fortune. Far from opening up new lands with his plough-
share, as hitherto had always been the case, he would have
abandoned the land already under cultivation.

We need not describe the disaster which would have
overcome the country under such conditions as these: the
loss of credit both at home and abroad. The stream of
immigration would have been suspended ; emigration, on
the contrary, would have increased, taking the form of a
veritable exodus, even of a flight ; and each impoverished
and disillusioned emigrant, as he left the Argentine, would
have proclaimed that the country was ruined. As a result
the Argentine would have been for years partially de-
populated, or at least deprived of the new recruits which
immigration brings in, and of whom it has such need in
order to realise the value of more virgin territory.

Worse still : once the harvest was sold, at prices which
could no longer be calculated on the basis of the cost, gold,
now freed from all restraint, like a balloon whose mooring is
broken, would have resumed its upward journey. The
melancholy spectacle of 1890 and 1891 would have been
repeated; gold would have risen by leaps and bounds, in
contradictory and incalculable rushes, finally to reach the
limits that mean bankruptcy.*

Such are the disastrous results which would have ensued
had not the law of monetary conversion come just in time
to restrain the rapid depreciation of paper, and to give
money the stability it must possess if it is to be the faithful

* We remember that gold, which on the 9th of August 1890 stood at 35
per cent, when a new Government came into power, had risen to 425 per cent.
by May 1891, and in October of the same year touched 464 per cent. ; the
highest premium ever known in the long history of the double standard during
the last half of the nineteenth century. In the United States during the war of
secession, the premium on gold rose to 286 per cent, only (on July the 4th


and precise instrument of commercial transactions, the
common measure of all exchanges. Such were the beneficent
results which followed shortly upon the operation of the
law ; and we can only regret that it has not always been
understood and applied with sufficient force by those who
were responsible for putting it into practice. The Govern-
ments which have followed since then have not always
followed the ideal of economy and scrupulous administration
which should ensure the success of this important reform.
None the less, the Conversion Fund amounts to-day to

According to the figures for October 1909 the monetary
situation of the country may be summed up as follows : —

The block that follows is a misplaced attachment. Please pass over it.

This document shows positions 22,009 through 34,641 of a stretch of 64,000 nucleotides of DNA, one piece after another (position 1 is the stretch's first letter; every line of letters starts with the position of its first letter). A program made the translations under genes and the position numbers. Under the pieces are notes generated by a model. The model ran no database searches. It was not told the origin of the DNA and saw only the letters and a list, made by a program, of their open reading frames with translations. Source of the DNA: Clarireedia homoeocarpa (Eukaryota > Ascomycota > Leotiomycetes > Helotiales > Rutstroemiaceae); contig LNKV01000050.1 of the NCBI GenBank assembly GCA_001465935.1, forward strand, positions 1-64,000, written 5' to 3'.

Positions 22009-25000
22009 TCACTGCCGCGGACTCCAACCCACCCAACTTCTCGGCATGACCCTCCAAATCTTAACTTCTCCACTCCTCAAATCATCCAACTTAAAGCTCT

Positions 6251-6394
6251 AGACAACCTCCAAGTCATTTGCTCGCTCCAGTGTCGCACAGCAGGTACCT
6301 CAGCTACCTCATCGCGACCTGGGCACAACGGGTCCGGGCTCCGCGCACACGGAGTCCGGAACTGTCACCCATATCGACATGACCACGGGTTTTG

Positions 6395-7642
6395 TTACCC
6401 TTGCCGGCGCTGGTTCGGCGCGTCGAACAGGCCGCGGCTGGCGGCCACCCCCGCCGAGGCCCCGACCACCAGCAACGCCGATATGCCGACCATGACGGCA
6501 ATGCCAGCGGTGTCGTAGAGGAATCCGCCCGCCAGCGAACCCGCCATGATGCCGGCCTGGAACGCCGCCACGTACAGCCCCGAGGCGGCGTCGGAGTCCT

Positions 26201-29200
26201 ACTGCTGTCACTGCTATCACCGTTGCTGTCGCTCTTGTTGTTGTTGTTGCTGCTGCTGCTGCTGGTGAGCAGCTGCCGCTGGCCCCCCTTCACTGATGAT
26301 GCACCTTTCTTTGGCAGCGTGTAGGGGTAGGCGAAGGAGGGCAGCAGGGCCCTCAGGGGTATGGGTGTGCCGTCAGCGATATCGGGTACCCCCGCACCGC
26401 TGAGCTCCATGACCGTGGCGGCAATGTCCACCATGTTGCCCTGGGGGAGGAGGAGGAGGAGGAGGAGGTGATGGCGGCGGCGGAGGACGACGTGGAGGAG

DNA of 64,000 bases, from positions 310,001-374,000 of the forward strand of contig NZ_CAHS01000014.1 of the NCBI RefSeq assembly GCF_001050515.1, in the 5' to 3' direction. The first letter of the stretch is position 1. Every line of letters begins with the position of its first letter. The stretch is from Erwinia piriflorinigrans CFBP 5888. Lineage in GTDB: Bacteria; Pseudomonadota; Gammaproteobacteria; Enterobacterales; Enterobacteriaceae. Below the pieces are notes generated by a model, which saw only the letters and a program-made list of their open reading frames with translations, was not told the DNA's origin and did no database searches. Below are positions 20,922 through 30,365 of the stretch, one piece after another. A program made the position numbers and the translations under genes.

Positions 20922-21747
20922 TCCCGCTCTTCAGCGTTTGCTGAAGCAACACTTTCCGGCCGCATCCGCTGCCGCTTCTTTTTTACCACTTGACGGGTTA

The total of notes in circulation amounts to $686,291,704
paper, equivalent to £60,393,670. The Conversion Fund of
£5,100,000 in gold, added to £34,752,058 on deposit in the
Caisse de Conversion and to the £14,073,515 deposited in
the various banks of the capital, forms a total of £53,925,573.
It follows from these eloquent figures that the fiduciary
c^'rculation, notes, nickel, and copper, is guaranteed in
Argentina by an actual value of 65-9 per cent, of its total ;
the notes alone are guaranteed by 89 per cent, of gold.

Unquiet spirits from time to time, including the enemies
of monetary reform, announce their opinion in the press
that this law should be modified. Quite lately the well-
known journal La Nacion, which is distinguished by the
constancy and fervour with which it attacks this beneficent
measure, has opened its columns to an enquiry, in order to
obtain the opinion of the public, or at least of persons com-
petent in such matters. Happily common-sense triumphed ;
the law remains intact, continuing to benefit the whole
national economy.



The principles on which the establishment of this institution is hased — The
necessity of a rapid redemption of fiduciary money — The imperfect success
of this programme — New issues of notes — New attributes of the Caisse
dating from 1899 — The exchange of paper for gold and vice versa — The
development of this system of exchange — The authority attaching to the

AMONG the official institutions which are closely connected
with the issue and redemption of paper money, the
Caisse de Conversion demands a special place, on account
of the important part which it plays in the financial life of
the Republic. This establishment was created in 1890, at
a moment particularly critical for the credit of the country,
when the terrible crisis occurred which ruined several banks
and resulted in a depreciation of the fiduciary currency
which exceeded all expectation. The Government which
presided over the destinies of the country understood that
it was necessary, in order to ameliorate such a situation, to
put some means into practice which should ensure a more

Online LibraryAlberto B MartínezThe Argentine in the twentieth century [microform] → online text (page 29 of 33)